6 Descriptive Statistics Section Descriptive Statistics Section Variable Count Mean Standard Deviation Test Test Test Test Test IQ For each variable, the Count, Mean, and Standard Deviation are calculated. This report is especially useful for making certain that you have selected the right variables and that the appropriate number of rows was used. Iteration Detail Section (Verbose Version) Iteration Detail Section Iteration 0: Unchanged Standard. R-Squared R-Squared Prob Pct Change In Variable Coefficient Increment Other X's T-Value Level Sqrt(MSE) Yes Test Yes Test Yes Test Yes Test Yes Test R-Squared= Sqrt(MSE)= Iteration 1: Removed Test5 from equation Standard. R-Squared R-Squared Prob Pct Change In Variable Coefficient Increment Other X's T-Value Level Sqrt(MSE) Yes Test Yes Test Yes Test Yes Test No Test R-Squared= Sqrt(MSE)= Iteration 2: Removed Test3 from equation Standard. R-Squared R-Squared Prob Pct Change In Variable Coefficient Increment Other X's T-Value Level Sqrt(MSE) Yes Test Yes Test Yes Test No Test No Test R-Squared=.3839 Sqrt(MSE)= Iteration 3: Unchanged Standard. R-Squared R-Squared Prob Pct Change In Variable Coefficient Increment Other X's T-Value Level Sqrt(MSE) Yes Test Yes Test Yes Test No Test No Test R-Squared=.3839 Sqrt(MSE)= This report presents information about each step of the search procedures. You can scan this report to see if you would have made the same choice. Each report shows the statistics after the specified action (entry or removal) was taken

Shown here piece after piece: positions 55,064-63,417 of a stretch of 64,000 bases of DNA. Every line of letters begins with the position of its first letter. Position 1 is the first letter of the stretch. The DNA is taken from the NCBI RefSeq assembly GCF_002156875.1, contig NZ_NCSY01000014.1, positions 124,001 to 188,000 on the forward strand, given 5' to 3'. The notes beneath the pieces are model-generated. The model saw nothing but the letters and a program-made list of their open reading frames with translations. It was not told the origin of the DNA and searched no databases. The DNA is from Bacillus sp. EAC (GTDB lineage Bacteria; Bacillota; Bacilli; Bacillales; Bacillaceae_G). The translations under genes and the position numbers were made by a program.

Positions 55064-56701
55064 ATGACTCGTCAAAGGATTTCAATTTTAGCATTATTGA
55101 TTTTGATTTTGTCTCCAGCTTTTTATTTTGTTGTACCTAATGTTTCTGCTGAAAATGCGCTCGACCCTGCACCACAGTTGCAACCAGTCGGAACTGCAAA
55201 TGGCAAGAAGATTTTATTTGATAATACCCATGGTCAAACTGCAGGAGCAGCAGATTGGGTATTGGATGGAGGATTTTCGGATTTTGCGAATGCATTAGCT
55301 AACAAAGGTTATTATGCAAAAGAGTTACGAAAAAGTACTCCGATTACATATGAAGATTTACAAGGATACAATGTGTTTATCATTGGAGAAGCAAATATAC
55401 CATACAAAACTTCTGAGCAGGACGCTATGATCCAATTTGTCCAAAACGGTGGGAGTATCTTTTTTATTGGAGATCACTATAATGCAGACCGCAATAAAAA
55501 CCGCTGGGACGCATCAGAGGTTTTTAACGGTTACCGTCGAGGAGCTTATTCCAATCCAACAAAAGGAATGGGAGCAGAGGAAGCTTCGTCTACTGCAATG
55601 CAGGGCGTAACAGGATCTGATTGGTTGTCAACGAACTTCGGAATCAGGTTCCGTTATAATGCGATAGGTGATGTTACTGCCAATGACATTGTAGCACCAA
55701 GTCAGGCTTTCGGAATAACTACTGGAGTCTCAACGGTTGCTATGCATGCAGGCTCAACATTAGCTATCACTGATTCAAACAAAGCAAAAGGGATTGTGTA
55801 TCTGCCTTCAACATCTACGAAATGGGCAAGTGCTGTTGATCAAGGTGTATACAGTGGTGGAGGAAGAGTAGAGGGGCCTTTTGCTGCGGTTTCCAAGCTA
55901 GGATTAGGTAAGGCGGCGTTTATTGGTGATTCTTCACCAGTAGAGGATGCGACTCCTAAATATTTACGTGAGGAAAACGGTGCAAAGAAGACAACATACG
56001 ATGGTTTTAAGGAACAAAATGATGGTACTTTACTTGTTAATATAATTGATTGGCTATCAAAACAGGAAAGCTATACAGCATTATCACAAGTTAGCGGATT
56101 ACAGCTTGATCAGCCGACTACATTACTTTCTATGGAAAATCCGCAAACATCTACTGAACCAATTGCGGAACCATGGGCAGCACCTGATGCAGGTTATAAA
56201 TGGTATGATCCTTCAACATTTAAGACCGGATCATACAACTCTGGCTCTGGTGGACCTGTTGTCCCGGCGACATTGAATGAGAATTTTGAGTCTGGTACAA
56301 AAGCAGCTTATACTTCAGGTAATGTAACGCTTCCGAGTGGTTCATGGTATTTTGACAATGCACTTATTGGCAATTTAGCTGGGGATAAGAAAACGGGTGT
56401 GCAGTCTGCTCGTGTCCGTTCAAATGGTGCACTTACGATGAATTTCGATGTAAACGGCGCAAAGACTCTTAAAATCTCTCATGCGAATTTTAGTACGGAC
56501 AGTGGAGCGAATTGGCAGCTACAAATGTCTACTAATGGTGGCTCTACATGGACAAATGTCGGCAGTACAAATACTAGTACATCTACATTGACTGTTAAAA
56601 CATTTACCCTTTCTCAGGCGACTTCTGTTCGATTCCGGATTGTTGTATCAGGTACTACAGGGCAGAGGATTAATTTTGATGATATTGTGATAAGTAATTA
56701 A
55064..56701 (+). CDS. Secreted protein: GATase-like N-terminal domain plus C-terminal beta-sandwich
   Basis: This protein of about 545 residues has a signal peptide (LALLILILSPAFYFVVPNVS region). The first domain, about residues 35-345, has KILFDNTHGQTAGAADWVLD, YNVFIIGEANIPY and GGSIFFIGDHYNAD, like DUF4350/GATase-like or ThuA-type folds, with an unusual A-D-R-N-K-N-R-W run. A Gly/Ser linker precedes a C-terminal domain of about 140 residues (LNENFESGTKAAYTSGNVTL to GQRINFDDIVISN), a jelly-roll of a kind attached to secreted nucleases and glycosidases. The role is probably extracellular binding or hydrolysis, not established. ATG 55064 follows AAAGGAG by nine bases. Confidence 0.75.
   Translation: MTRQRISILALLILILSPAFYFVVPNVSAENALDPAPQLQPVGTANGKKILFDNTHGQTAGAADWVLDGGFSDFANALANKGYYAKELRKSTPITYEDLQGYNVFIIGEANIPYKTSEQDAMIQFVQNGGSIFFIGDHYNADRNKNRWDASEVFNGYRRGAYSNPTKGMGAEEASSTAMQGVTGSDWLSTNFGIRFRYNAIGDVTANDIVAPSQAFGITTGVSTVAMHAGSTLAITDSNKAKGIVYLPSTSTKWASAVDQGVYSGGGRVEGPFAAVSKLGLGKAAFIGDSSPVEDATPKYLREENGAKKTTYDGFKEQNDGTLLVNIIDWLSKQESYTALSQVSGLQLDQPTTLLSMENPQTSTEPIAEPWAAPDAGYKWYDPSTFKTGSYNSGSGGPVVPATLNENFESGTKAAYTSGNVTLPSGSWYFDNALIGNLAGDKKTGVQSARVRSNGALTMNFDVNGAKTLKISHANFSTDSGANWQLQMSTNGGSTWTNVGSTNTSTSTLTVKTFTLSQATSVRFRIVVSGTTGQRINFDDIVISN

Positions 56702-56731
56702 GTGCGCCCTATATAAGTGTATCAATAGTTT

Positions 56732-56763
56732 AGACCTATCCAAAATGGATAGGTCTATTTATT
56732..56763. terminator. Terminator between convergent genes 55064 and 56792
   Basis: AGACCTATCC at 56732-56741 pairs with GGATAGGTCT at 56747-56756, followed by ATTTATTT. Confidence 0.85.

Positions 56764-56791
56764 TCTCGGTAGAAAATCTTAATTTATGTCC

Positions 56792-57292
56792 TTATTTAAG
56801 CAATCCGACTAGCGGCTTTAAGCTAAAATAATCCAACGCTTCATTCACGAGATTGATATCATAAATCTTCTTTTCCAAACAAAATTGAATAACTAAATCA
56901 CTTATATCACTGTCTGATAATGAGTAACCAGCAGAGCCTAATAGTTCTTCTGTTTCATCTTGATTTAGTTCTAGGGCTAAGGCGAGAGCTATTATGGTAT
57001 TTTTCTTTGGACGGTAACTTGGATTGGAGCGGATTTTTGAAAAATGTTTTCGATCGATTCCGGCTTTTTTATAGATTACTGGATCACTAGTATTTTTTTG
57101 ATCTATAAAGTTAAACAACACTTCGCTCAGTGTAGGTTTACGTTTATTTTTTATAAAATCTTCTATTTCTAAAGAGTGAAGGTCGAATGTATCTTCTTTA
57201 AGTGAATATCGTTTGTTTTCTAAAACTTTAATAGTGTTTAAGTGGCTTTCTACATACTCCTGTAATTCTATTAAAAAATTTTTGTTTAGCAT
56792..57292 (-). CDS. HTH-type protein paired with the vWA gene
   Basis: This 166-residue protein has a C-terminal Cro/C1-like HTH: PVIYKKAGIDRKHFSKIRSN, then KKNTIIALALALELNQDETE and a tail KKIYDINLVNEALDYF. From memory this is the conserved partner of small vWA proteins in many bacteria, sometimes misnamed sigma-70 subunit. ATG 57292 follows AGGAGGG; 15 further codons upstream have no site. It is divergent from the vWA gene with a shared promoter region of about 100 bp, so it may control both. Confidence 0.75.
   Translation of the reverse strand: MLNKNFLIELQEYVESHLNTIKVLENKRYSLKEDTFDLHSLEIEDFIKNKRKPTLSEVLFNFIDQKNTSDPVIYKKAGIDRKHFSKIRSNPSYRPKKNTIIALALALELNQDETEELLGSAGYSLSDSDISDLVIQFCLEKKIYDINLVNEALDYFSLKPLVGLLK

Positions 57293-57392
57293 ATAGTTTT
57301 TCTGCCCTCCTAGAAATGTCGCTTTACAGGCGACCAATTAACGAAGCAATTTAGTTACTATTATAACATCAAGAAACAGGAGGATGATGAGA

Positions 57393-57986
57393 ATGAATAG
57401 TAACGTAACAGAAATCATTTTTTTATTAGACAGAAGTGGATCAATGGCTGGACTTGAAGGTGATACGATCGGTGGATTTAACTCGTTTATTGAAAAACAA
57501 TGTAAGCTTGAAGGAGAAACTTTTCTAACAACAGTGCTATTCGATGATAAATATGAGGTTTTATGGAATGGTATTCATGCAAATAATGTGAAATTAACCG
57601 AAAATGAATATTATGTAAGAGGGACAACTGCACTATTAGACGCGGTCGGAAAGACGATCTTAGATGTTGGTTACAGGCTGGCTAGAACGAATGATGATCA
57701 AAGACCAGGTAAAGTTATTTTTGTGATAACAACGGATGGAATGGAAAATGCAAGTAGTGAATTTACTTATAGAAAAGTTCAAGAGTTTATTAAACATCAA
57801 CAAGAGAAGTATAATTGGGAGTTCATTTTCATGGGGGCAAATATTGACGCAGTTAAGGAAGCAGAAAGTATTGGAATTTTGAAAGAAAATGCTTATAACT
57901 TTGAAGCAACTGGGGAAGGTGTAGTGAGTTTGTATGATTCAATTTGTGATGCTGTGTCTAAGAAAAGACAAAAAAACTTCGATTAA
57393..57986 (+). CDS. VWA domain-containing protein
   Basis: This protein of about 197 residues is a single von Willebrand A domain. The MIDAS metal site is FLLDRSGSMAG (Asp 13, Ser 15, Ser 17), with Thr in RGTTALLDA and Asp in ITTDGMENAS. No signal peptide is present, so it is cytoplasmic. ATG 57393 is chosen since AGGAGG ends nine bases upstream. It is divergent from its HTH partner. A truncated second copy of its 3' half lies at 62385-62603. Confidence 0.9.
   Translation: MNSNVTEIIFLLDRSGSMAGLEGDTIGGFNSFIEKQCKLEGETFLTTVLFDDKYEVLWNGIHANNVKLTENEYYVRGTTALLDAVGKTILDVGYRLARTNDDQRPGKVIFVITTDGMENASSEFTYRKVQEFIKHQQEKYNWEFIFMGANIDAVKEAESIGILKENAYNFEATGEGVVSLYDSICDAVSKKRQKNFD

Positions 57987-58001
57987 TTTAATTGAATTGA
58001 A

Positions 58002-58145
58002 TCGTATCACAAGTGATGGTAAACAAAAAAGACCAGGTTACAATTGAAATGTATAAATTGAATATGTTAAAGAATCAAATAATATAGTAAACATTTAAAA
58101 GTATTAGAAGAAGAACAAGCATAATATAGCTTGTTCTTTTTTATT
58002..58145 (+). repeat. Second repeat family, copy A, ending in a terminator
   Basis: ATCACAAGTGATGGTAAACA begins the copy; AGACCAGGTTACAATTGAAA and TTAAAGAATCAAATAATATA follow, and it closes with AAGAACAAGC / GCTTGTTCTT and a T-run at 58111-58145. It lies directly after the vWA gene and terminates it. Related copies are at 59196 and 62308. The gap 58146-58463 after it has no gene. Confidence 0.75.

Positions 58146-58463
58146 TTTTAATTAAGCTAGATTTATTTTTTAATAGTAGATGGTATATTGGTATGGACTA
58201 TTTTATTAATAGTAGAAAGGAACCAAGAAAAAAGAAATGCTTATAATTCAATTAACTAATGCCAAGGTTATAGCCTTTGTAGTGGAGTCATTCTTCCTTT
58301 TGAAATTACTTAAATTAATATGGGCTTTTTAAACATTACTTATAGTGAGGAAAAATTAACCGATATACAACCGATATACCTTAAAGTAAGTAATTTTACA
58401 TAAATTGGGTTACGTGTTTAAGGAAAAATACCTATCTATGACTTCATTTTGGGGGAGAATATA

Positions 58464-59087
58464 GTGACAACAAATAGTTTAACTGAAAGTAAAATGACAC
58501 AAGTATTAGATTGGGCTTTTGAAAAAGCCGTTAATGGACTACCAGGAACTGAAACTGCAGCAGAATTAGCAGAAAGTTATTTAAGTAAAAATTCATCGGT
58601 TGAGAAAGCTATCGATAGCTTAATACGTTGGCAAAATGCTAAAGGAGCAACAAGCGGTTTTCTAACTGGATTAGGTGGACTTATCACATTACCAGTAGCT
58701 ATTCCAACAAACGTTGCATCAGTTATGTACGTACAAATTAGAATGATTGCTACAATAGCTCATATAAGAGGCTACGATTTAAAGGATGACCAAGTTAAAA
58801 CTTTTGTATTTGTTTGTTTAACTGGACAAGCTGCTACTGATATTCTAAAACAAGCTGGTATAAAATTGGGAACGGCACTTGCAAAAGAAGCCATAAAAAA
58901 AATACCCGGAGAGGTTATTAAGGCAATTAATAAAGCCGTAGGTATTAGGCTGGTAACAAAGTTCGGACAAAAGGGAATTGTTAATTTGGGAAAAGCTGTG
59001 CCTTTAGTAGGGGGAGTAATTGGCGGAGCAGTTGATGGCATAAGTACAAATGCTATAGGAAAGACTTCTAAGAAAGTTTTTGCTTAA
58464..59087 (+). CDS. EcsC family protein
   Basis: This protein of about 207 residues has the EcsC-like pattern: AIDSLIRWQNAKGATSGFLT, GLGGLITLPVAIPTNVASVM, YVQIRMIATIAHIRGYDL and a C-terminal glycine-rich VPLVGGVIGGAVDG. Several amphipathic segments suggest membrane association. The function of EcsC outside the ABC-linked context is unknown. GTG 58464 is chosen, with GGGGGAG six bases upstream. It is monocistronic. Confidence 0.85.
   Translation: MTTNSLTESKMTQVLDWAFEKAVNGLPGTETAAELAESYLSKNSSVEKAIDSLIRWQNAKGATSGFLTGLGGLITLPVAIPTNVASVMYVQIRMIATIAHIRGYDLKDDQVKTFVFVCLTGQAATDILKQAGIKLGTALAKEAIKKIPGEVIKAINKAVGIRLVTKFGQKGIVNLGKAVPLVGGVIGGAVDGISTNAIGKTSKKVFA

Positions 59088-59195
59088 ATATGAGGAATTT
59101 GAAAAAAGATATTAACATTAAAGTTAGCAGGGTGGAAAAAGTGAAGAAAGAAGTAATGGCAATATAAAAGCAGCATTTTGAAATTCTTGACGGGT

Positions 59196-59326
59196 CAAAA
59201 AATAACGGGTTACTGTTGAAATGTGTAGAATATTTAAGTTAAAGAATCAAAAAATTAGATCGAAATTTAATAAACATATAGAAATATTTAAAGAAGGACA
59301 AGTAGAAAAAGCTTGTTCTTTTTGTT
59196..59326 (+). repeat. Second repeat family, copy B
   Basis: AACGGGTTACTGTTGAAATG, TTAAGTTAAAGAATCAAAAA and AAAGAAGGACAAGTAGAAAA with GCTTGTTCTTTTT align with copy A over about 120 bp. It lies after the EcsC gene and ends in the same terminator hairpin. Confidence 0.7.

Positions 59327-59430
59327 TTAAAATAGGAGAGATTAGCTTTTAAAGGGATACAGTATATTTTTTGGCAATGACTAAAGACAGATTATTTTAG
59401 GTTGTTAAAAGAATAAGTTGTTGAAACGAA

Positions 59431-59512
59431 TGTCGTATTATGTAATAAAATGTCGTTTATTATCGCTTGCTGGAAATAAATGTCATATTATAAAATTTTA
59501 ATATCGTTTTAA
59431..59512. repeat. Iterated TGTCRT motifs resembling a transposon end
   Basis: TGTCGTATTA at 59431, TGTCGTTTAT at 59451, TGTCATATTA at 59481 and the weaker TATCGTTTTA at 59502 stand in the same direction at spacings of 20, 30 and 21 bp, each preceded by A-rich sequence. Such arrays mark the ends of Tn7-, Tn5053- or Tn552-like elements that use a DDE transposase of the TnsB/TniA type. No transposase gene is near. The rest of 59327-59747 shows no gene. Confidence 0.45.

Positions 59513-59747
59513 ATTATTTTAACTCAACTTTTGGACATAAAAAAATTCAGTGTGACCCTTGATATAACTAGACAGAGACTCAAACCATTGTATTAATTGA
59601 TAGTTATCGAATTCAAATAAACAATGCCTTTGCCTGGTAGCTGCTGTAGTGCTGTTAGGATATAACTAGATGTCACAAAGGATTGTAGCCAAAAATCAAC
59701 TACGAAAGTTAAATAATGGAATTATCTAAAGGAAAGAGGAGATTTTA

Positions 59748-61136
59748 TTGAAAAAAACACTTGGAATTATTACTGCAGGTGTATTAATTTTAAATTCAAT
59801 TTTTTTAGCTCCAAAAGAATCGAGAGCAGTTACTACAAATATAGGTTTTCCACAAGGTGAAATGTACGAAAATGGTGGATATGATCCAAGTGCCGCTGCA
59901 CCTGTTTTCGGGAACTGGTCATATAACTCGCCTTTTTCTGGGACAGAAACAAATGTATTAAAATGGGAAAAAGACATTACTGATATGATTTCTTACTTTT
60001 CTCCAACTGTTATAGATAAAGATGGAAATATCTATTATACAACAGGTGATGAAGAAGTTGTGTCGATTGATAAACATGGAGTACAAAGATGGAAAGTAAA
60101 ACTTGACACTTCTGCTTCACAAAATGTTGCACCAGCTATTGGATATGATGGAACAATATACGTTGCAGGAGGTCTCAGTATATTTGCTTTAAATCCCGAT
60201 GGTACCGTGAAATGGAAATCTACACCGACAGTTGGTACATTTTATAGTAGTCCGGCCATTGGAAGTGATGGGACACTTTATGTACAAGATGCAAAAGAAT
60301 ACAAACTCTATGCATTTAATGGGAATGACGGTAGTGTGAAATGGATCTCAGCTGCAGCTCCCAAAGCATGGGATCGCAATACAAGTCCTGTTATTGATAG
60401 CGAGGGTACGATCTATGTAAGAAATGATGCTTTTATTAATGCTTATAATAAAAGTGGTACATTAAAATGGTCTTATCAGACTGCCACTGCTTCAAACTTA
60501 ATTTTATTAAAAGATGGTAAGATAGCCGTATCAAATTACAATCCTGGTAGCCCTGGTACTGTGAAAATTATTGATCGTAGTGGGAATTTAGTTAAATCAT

7 For each iteration, there are three possible actions: 1. Unchanged. No action was taken because of the scan in this step. Because of the backward look in the stepwise search method, this will show up a lot when this method is used. Otherwise, it will usually show up as the first and last steps. 2. Removal. A variable was removed from the model. 3. Entry. A variable was added to the model. Individual definitions of the items on the report are as follows: In A Yes means the variable is in the model. A No means it is not. Variable This is the name of the candidate variable. Standard. Coefficient Standardized regression coefficients are the coefficients that would be obtained if you standardized each independent and dependent variable. Here standardizing is defined as subtracting the mean and dividing by the standard deviation of a variable. A regression analysis on these standardized variables would yield these standardized coefficients. When there are vastly different units involved for the variables, this is a way of making comparisons between variables. The formula for the standardized regression coefficient is: sx j b j,std = b j s y where s y and s x j are the standard deviations for the dependent variable and the corresponding j th independent variable. R-Squared Increment This is the amount that R-Squared would be changed if the status of this variable were changed. If the variable is currently in the model, this is the amount the R-Squared value would be decreased if it were removed. If the variable is currently out of the model, this is the amount the overall R-Squared would be increased if it were added. Large values here indicate important independent variables. You want to add variables that make a large contribution to R-Squared and to delete variables that make a small contribution to R-Squared. R-Squared Other X s This is a collinearity measure, which should be as small as possible. This is the R-Squared value that would result if this independent variable were regressed on all of the other independent variables currently in the model. T-Value This is the t-value for testing the hypothesis that this variable should be added to, or deleted from, the model. The test is adjusted for the rest of the variables in the model. The larger this t-value is, the more important the variable. Prob Level This is the two-tail p-value for the above t-value. The smaller this p-value, the more important the independent variable is. This is the significance value that is compared to the values of PIN and POUT (see Stepwise Method above)